While some companies can be pretty strict about their cyber security policies, and risk that at the end of the day this might be counterproductive, others apply more flexible approach. The problem with being too rigid is that it could be like trying to control the tide. You might succeed in keeping a part of the shore dry, but you have to be careful with the rising water that might find its way, says Carey van Vlaanderen, CEO of ESET.
Over the years, passwords have evolved quite a bit. They grew in length and complexity, but most significantly in numbers. And employees are often the ones who have suffered under this trend.They are asked to remember numerous security codes for work accounts, work-related and personal apps, online services, emails, smartphones and other devices. Moreover, usually they should be at least 10 characters long, contain caps, numbers and symbols.
However, what some of the employees do is to create one strong password for all the services and devices or go for many easy to remember ones. Yet both of these strategies present a risk possibly leading to a security breach that could prove damaging to your firm and clients.
So what can businesses do to break the vicious password cycle?
There are different things to keep in mind. Firstly, companies can start by cutting the number of passwords. If an app, a service or device isn’t essential for the business, a good rule of thumb is to only require a simple passcode or use other less demanding security measures. The other way to address the password overflow is by pre-installing a password manager from a respected vendor to employee devices.
It should also be noted that if you push people to modify the security codes too often, they end up sometimes making minor changes or even worse, they could use post-its for “storing” the codes on their table. Finding the right balance when setting the period for password renewal might be tricky. Extending it might be a more effective approach, but companies should also keep in mind, that the longer the passcode is used, the less secure it becomes.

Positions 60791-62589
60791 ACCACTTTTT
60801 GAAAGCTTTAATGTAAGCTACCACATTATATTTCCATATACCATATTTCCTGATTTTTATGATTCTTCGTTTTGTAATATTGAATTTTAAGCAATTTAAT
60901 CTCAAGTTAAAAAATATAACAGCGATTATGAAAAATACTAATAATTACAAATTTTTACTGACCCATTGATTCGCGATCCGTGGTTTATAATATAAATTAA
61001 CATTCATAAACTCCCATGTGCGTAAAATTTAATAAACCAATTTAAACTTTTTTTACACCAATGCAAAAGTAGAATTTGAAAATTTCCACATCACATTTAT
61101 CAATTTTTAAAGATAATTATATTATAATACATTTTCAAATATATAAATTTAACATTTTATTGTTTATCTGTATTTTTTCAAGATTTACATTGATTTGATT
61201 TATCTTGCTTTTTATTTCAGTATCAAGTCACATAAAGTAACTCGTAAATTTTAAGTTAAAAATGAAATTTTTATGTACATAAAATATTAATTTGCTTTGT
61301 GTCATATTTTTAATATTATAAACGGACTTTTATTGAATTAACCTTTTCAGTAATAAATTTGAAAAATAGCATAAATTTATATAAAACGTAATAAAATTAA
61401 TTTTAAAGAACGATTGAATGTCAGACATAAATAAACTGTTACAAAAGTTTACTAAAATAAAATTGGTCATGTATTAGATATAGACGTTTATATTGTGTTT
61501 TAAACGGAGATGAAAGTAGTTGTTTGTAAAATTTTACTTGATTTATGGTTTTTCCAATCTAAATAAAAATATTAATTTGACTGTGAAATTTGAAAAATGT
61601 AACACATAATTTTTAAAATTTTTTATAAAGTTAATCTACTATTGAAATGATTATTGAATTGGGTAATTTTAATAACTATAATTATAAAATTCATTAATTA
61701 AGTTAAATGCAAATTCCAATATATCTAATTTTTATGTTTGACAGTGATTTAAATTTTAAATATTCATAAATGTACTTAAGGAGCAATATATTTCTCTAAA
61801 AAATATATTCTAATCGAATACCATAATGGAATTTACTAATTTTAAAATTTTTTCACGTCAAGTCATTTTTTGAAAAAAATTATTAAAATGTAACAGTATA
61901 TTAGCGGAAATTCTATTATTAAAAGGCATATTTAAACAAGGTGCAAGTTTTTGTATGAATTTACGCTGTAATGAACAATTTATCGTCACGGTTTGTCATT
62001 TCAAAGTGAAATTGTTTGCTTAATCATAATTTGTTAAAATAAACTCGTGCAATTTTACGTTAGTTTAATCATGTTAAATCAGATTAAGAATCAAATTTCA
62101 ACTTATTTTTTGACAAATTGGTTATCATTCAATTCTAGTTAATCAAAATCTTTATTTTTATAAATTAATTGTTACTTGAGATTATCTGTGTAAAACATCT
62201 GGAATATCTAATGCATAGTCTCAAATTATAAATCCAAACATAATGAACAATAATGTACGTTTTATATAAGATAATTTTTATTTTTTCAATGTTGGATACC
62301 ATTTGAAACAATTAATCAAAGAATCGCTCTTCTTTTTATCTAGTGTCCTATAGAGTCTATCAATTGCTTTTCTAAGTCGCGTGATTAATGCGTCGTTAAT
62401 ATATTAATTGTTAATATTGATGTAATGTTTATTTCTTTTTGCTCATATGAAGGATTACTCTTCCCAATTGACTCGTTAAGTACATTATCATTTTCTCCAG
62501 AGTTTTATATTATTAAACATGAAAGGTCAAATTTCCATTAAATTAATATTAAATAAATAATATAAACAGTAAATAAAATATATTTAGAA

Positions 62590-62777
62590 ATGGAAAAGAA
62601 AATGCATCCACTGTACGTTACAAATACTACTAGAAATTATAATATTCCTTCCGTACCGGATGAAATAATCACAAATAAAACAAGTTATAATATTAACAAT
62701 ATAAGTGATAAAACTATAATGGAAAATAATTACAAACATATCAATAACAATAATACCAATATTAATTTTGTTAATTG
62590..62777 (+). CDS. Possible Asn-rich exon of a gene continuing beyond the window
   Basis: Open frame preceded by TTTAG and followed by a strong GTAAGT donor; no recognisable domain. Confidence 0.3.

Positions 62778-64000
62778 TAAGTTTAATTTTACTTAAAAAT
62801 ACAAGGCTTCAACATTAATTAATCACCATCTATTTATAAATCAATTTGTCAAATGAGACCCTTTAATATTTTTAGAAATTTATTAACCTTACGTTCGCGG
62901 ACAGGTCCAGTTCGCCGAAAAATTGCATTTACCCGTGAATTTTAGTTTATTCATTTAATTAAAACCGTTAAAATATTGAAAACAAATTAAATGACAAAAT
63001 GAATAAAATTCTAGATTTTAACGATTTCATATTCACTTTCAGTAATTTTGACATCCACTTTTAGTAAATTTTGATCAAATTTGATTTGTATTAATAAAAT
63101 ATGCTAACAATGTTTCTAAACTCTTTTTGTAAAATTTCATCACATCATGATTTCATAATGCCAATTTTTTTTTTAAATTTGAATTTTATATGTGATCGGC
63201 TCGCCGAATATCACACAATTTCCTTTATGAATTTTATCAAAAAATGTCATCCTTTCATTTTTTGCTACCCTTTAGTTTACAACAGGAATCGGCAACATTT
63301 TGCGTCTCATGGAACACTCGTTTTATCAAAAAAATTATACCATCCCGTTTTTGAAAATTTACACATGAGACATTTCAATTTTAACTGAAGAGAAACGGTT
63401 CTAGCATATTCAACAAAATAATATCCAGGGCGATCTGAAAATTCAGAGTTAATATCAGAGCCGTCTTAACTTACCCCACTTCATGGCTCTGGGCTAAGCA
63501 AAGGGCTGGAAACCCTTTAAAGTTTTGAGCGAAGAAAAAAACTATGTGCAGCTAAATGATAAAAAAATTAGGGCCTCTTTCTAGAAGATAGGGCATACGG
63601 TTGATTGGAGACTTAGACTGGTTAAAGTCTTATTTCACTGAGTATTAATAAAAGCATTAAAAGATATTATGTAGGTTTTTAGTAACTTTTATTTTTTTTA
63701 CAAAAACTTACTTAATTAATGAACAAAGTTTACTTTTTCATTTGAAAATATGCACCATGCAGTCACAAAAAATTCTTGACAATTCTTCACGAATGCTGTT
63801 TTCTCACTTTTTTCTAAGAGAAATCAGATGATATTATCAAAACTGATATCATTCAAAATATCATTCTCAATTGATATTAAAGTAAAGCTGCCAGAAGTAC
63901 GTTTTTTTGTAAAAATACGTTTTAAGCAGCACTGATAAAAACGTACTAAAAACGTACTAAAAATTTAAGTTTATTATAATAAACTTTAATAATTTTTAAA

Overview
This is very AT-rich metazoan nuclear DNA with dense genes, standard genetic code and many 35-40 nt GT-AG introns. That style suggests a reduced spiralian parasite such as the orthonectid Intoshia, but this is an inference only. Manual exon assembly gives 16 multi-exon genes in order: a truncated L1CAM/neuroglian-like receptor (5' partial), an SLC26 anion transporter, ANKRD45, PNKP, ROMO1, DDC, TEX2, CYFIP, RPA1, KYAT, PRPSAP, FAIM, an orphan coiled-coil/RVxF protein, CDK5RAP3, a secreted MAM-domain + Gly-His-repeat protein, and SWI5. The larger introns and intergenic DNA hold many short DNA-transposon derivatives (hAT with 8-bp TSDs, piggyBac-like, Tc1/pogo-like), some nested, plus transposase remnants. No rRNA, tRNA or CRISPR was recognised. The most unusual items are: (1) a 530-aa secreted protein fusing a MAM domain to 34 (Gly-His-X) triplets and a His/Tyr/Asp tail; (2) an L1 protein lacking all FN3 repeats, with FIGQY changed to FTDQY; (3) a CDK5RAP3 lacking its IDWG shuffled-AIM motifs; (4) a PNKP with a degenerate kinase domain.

Support the usage of strong passwords by using strength meters and blacklists of the most common choices. That way your people know in an instant if their pick is secure enough or not.
But no matter how strong the passwords are, your company might still be vulnerable to brute-force attacks (automated guessing of large amounts of passwords). By applying account throttling (prolonging the time to make another login attempt) and account lockouts (locking the account after approximately 10 unsuccessful logins) you reduce the risk without overloading your people.
Banning personal devices? Simple rules to give you more control
It isn’t all about the passwords, you may say. And you are right, as the risks may come also from private devices used by employees for work purposes. But if you are thinking of banning this practice, you might have to think twice. As surveys have shown that a great number of people will smuggle their devices to the workplace anyway.
Rather, you can advise your people to use screen locks on their smartphones and tablets, passwords being the strongest option, but even PIN or pattern logins are better than no security at all.
Using encryption for all the data is also a good idea. Instruct all your employees who use private laptops, tablets or smartphones to apply at least the pre-installed built-in solutions or recommend reputable software of your choice.
Is work from home one of the perks your company offers? If so, apply two-factor authentication (2FA) for remote connections. Generating unique one-time password for every login provides an extra layer of security for the sensitive data and makes it much harder to crack. What’s more, installing such a solution onto the smartphone makes it simple to use and easy to carry around.